New York – In her new book, “Martita, I remember you,” Sandra Cisneros feels like she has finally answered a long delinquent letter.
The author of the best-selling novella “The House of Mango Street” is back with his first fiction work in almost a decade, the story of memory and friendship, as well as the experience young women endure as immigrants around the world.
Inspired by Cisneros’ own time in Paris as a young and ambitious writer, Martina left the Mexican family in Chicago in Ernest Hemingway, James Baldwin and many other inhabited cities. I am chasing Corina, a woman in her twenties who pursued a literary dream. I lived. During her short time there, she finds herself suffering from money, making friends with a bread-handling artist, and sleeping on a crowded floor with other immigrants.
Supporting her through it are the broken Argentines and Italians Martinta and Paola, as she did.
Over the years, the three spread across different continents, eventually losing contact, and Corina finds a series of old letters in her drawers, recalling the intense memories of the time.
“It started in a place of my own memory. The real Martina, the real Martinas, who influenced this story, met so many women in our lives and made friends with us. Well, I don’t have anything, Cisneros said in a recent interview with the Associated Press via Zoom from San Miguel de Allende, Mexico.
“So what started as a real story about what happened to me was’seinfló’-it went elsewhere,” she continued.
“Martita, I Remember You” (vintage original) was published last week as a bilingual paperback featuring the Spanish translation of Liliana Valenceela, “Martita, terecuerdo,” with the English story of Cisneros in the foreground.
Born to Mexican parents in Chicago, Cisneros is one of the most prominent Latin writers in the United States, including the 1985 National Book Award for Mango Street House, the PEN / Nabokov International Literary Award, and the 2015 National Book Award. I’m alone. Art medal.
She began writing stories about Martina in the late 80’s and early 90’s, considering her inclusion in the award-winning collection “Woman Horae Ring Creek.” But she wrote only the first part of the story, and there was also an editor. I felt there was more than that.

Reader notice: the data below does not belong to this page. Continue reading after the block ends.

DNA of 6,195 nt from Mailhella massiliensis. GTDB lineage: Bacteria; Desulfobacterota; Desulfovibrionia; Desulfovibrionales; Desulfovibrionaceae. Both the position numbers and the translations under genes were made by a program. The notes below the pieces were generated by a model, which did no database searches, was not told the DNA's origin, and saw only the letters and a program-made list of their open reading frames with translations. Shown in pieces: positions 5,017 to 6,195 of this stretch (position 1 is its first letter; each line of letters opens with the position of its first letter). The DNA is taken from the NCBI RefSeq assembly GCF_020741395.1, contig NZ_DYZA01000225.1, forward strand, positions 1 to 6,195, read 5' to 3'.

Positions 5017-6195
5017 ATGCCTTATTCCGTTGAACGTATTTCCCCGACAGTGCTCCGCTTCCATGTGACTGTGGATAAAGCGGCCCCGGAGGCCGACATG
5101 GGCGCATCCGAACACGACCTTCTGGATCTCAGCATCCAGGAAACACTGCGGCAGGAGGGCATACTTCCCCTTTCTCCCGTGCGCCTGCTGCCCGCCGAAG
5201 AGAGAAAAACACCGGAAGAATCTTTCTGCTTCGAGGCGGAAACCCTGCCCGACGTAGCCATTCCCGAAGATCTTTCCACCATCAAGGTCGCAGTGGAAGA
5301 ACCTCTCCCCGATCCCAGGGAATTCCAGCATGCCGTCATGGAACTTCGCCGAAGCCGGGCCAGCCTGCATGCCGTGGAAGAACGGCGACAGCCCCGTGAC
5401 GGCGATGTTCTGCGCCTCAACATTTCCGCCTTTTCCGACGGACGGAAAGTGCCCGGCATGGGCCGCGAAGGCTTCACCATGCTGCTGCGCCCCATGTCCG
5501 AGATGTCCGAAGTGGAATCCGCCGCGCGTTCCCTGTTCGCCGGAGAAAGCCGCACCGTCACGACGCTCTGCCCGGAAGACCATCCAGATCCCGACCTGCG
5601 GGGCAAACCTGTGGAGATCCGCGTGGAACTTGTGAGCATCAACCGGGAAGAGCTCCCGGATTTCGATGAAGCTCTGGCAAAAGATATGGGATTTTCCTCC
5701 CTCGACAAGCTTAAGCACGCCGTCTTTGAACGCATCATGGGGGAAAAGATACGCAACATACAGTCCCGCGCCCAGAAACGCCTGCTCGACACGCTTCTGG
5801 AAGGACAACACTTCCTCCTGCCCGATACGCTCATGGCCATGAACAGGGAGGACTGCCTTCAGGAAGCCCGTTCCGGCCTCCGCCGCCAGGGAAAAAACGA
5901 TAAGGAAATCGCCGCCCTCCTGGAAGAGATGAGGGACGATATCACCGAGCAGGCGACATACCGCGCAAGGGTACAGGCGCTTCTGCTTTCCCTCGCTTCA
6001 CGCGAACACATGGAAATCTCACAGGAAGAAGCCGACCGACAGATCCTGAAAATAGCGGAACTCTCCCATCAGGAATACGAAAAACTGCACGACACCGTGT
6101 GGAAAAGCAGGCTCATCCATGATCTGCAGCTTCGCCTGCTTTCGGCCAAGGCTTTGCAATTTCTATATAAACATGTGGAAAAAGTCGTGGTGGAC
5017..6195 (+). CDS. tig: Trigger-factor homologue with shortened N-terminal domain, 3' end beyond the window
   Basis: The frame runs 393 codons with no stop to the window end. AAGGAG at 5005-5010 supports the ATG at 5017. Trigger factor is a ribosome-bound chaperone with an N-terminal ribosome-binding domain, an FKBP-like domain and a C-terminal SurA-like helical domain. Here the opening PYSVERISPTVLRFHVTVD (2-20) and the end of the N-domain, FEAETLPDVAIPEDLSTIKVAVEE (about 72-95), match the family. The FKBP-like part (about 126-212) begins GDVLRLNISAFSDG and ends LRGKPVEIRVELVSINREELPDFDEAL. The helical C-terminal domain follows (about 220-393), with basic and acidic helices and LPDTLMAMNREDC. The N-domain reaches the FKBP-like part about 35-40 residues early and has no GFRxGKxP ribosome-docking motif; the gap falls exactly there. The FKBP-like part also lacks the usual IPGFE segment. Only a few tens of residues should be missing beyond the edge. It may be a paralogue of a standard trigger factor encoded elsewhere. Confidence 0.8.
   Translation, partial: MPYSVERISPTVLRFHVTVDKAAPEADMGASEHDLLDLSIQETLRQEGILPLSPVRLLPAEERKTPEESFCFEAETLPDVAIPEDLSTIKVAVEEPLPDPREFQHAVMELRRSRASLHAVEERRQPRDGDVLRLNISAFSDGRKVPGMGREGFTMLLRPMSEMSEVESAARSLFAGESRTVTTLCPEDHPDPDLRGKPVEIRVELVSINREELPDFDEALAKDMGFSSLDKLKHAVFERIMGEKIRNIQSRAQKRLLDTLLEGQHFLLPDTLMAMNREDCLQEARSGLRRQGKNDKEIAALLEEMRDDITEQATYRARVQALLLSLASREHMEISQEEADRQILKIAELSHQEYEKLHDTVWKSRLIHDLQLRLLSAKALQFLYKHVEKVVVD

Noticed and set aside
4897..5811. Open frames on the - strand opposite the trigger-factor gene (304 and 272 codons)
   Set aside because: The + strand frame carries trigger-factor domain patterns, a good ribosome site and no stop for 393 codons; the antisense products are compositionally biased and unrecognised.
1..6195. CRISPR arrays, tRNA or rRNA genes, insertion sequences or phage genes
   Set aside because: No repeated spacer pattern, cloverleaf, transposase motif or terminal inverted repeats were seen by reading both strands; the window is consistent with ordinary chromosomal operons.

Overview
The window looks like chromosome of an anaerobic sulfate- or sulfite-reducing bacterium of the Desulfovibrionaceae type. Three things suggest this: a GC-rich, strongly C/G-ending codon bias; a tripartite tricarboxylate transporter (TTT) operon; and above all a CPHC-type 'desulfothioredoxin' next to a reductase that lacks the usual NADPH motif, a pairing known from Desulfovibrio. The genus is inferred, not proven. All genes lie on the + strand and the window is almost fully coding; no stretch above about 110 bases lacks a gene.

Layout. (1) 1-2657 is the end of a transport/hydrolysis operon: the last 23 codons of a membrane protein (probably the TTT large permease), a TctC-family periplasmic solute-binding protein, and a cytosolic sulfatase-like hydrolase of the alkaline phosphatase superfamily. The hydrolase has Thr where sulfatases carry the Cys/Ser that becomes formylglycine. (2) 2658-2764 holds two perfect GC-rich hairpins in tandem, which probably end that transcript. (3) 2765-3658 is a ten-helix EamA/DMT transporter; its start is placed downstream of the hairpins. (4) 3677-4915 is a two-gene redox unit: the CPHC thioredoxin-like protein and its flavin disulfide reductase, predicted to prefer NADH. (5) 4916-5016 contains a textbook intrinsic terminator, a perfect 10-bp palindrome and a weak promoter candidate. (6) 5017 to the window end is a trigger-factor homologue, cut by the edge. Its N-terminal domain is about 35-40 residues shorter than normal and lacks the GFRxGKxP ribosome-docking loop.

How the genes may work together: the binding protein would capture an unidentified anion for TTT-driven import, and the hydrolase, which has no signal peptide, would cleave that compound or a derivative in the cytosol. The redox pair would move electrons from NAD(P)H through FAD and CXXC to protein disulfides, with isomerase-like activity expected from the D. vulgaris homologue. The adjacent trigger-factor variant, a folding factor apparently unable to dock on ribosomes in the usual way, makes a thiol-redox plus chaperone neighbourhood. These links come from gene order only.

In the last few years she pulled it out again, adding middle and end.
“I think I had to get older to write that part,” said Cisneros with a laugh. “Don’t you know how old I was in my thirties? Yeah. I was too young to write the ending! Corina is about 36 years old … I’m not as smart as Corina. Get a long view. Because of that, the author had to get older to see it. “
This book brings us back to the pre-era of email and cell phones, where people exchange physical addresses to stay in touch. It was an uplifting feeling to receive a letter from a distance. Collina reads and rereads what she got.
“In fact, the first letter is based on a real letter that arrived at me after I left. Years later … and a real letter that caused me to feel like I had no name. Has come, “said Cisneros.
“This whole story is my letter that I never sent back to her, or to all the Martinas I made friends with when I was floating around the world. Very random I met while traveling. I felt I had to write this unsent letter to understand what happened to the short (relationship) people. “
Although she published a book in France in the 1980s, Cisneros, whose work has always been immigrant-themed, wants people to be involved in today’s story.
“It’s still very relevant to all countries, especially the United States,” she said, “I know I’m a citizen of a country that lives at this time and separates my children from my parents.” I’m ashamed of that. People treating refugees are worse than animals, so I hope this book will help awaken and make a difference.
“I absolutely believe that art can make a difference because it has made a big difference in my life.”
Cisneros recalled “the generosity of strangers” when he lived abroad and said, “It helped me understand how immigrants are now coming to the United States, being accused and looking down on the perspective of Parisians.” Told. I’m glad I lived that experience because I understood my dad and the situation of immigrants in a way that I might not have understood now. ”
What would she say to her if she could hear a reply from Martina?
“Oh! I’m very happy! I would say:’Martita, where are you? I’m going now! What’s wrong?’ I want to see Martina again. I forgot her name. Where is she?” I don’t know, but it was she who caused these stories from many of the women with whom she was connected, “said Cisneros.
She is currently completing a collection of poems “Shameless Women” / “Mujersin vergüenza” to be published in English and Spanish next fall. She is also working on a script for the “Mango Street House” opera with New York composer Derek Bermel and a pilot for a television series based on that book.
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Sandra Cisneros’ new book, expired letter to friends
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